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DILATING DURING EXAMS

Dilating pupils has been the standard of care for comprehensive eye exams for decades. Though “nothing can replace a dilated fundus exam by a highly educated optometrist,” many doctors in our survey cited Optos, Optovue and Eiden systems as alternatives. In cases where patients opted not to be dilated, some doctors felt confident in the use of these instruments. Although such improvements in imaging technology may be changing attitudes of clinicians, 50% of optometrists in our survey dilate patients in comprehensive eye exams. “While technology can allow for a tremendous view of the fundus, I don’t feel confident that technology can fully replace a dilated view of the fundus,” said one OD. So what do you do when your patient refuses dilation? See below.

 

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What to do when a patient doesn’t want to be dilated.
“Refusal form needs to be signed, and we document refusal in chart. Strongly advise dilation for higher risk patients, such as those with diabetes, previous retina history, over 65, etc.”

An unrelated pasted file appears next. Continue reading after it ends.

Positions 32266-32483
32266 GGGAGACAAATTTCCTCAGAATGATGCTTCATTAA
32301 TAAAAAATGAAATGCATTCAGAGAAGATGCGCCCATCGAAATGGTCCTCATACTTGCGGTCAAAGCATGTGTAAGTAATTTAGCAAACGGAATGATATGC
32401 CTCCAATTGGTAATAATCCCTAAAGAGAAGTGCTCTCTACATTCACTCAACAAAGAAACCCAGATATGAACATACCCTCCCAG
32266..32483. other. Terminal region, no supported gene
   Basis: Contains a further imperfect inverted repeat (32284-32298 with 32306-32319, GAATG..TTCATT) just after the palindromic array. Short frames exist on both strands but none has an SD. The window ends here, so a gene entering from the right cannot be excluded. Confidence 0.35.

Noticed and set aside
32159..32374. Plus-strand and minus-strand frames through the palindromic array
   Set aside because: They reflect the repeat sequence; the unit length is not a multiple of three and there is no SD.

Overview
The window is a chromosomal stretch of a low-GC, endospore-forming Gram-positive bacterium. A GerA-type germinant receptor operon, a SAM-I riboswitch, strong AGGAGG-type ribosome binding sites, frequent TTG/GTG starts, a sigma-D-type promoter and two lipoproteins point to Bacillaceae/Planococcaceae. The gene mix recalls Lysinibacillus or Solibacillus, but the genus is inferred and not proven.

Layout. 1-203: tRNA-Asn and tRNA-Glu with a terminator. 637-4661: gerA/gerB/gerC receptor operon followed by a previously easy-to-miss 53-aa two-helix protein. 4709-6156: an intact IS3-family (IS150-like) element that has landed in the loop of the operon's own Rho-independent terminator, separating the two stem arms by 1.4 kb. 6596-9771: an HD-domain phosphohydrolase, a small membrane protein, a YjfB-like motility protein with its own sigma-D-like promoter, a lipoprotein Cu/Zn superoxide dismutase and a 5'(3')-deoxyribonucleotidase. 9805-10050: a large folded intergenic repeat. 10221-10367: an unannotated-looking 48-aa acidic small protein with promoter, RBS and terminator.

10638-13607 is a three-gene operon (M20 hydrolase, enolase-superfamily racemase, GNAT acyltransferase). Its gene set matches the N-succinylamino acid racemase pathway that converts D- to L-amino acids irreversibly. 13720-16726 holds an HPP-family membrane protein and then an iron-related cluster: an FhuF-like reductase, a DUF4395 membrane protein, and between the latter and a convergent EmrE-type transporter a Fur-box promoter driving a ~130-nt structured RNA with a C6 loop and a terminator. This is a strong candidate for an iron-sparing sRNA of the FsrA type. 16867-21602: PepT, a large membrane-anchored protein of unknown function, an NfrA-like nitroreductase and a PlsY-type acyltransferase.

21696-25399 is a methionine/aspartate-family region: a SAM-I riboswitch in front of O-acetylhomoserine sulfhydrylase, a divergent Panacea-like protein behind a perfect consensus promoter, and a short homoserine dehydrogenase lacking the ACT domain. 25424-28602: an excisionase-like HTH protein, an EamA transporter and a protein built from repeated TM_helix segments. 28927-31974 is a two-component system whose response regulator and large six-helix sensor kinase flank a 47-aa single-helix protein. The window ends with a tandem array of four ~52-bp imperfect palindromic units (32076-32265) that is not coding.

“Fundus examination performed behind the slit lamp with off-axis 90D or digital widefield lens. Document that dilation was recommended and deferred by the patient.”

“We offer digital widefield imaging if they absolutely refuse to dilate. If there is something suspicious on the image, we will have them schedule for a full dilation.”

“Sign a form stating that I may not be able to detect retinal eye disease and cannot be held responsible.”

“They don’t get dilated and it is noted in their chart. Seldom happens.”

“I only see children. If they are new or hyperopic or high myopes I insist on the child coming back for dilation before committing to a prescription. If they are established and low myopes, I will perhaps skip a year of dilation.”

“Tell them that I wouldn’t skip it for myself or my family.”

“I give the analogy of taking a car to a mechanic for a thorough check-up and then telling him not to raise the hood. Works virtually every time.”

“If they were dilated the year before, I allow them to wait till the next year for their dilation. I dismiss patients who refuse dilation after hearing my explanation of why it is so important.”

“We tell them, “˜nobody likes to be dilated, but it is the only way I am able to view the inner structures of the eye properly to ensure everything is healthy. Now quit yapping and tilt your head back.'”

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